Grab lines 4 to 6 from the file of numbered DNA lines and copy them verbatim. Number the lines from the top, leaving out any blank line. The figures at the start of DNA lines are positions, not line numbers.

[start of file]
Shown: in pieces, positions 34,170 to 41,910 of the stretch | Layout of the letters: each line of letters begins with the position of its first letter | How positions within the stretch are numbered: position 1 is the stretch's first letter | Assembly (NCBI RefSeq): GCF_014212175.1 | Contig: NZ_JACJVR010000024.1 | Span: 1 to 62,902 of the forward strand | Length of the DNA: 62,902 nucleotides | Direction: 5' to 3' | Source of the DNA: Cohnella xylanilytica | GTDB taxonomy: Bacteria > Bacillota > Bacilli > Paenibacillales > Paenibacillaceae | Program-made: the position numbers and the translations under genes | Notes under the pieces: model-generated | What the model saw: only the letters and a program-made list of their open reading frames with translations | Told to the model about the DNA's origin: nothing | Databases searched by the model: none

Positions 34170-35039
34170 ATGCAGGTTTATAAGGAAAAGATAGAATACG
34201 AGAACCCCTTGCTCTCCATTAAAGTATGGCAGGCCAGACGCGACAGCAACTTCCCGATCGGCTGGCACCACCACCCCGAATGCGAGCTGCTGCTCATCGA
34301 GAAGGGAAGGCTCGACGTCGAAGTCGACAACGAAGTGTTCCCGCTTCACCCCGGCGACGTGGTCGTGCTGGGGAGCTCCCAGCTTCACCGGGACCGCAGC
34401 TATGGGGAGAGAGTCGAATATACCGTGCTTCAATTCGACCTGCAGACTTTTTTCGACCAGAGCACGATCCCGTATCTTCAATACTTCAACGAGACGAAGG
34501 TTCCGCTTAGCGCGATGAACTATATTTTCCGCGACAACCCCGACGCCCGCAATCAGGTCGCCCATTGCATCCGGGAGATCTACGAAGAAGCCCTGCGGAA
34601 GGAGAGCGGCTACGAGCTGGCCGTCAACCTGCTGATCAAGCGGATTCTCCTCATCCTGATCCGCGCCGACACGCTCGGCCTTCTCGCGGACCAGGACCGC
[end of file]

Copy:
34201 AGAACCCCTTGCTCTCCATTAAAGTATGGCAGGCCAGACGCGACAGCAACTTCCCGATCGGCTGGCACCACCACCCCGAATGCGAGCTGCTGCTCATCGA
34301 GAAGGGAAGGCTCGACGTCGAAGTCGACAACGAAGTGTTCCCGCTTCACCCCGGCGACGTGGTCGTGCTGGGGAGCTCCCAGCTTCACCGGGACCGCAGC
34401 TATGGGGAGAGAGTCGAATATACCGTGCTTCAATTCGACCTGCAGACTTTTTTCGACCAGAGCACGATCCCGTATCTTCAATACTTCAACGAGACGAAGG